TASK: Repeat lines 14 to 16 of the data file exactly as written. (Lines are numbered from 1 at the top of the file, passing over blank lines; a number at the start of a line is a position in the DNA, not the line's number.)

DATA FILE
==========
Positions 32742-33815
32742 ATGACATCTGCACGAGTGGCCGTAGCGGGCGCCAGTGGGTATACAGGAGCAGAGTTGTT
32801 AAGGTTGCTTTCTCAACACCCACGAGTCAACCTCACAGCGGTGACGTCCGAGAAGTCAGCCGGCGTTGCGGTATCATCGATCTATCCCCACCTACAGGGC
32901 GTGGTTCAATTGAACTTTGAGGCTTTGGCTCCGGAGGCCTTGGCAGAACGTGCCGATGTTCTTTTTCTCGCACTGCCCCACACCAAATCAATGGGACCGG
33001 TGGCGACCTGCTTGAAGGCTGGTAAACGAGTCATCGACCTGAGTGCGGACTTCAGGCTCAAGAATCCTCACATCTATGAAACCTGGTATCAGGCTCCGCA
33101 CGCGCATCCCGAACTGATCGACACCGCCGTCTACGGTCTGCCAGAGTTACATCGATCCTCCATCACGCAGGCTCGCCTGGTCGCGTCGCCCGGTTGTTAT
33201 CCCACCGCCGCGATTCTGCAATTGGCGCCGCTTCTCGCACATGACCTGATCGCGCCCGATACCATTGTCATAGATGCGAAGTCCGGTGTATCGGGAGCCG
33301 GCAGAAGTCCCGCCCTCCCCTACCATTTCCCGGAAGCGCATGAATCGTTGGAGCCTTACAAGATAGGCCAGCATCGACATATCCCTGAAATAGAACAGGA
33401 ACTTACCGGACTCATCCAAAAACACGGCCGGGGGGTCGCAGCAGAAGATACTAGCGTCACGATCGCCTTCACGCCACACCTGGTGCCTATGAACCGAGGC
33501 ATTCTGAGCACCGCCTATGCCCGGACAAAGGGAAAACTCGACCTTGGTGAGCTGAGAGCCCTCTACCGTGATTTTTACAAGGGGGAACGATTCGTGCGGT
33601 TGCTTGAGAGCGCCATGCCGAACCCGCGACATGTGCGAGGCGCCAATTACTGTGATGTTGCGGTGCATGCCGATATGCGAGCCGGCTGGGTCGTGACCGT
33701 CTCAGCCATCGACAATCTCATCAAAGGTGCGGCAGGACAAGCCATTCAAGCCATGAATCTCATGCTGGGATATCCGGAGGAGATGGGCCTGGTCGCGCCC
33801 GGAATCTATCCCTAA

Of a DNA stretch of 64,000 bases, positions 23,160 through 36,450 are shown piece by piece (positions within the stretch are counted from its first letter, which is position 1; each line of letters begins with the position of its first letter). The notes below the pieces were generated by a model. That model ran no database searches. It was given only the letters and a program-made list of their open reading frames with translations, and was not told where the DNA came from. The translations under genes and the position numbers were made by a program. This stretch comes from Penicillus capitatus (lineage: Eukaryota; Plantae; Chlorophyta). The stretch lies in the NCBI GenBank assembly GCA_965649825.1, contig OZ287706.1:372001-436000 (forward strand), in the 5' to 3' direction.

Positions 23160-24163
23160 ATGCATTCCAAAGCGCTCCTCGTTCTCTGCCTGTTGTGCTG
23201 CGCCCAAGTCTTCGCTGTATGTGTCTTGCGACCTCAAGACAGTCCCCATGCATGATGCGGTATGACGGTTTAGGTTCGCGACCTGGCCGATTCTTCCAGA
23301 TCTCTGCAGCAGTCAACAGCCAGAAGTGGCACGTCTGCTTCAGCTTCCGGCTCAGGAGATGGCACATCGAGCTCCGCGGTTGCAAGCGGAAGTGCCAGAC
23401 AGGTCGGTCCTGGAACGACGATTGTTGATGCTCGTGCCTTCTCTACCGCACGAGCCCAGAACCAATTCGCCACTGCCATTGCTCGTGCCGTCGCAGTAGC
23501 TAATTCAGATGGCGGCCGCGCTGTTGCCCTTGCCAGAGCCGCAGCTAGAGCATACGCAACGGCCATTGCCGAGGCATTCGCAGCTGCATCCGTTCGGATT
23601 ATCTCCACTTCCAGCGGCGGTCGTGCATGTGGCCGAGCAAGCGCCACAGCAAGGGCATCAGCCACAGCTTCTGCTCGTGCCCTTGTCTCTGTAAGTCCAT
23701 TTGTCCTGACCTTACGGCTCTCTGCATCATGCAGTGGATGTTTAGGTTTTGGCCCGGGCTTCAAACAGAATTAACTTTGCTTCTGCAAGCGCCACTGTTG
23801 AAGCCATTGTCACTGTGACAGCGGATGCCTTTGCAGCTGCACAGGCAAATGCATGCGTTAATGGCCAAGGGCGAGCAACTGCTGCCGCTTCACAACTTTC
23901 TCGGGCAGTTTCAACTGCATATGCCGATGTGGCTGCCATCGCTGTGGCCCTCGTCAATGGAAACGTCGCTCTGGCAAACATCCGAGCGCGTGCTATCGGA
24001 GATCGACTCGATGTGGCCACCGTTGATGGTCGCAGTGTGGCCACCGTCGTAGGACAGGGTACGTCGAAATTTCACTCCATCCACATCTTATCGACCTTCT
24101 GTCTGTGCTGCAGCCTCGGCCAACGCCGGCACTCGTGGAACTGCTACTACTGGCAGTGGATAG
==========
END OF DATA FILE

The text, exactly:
Of a DNA stretch of 64,000 bases, positions 23,160 through 36,450 are shown piece by piece (positions within the stretch are counted from its first letter, which is position 1; each line of letters begins with the position of its first letter). The notes below the pieces were generated by a model. That model ran no database searches. It was given only the letters and a program-made list of their open reading frames with translations, and was not told where the DNA came from. The translations under genes and the position numbers were made by a program. This stretch comes from Penicillus capitatus (lineage: Eukaryota; Plantae; Chlorophyta). The stretch lies in the NCBI GenBank assembly GCA_965649825.1, contig OZ287706.1:372001-436000 (forward strand), in the 5' to 3' direction.

Positions 23160-24163
23160 ATGCATTCCAAAGCGCTCCTCGTTCTCTGCCTGTTGTGCTG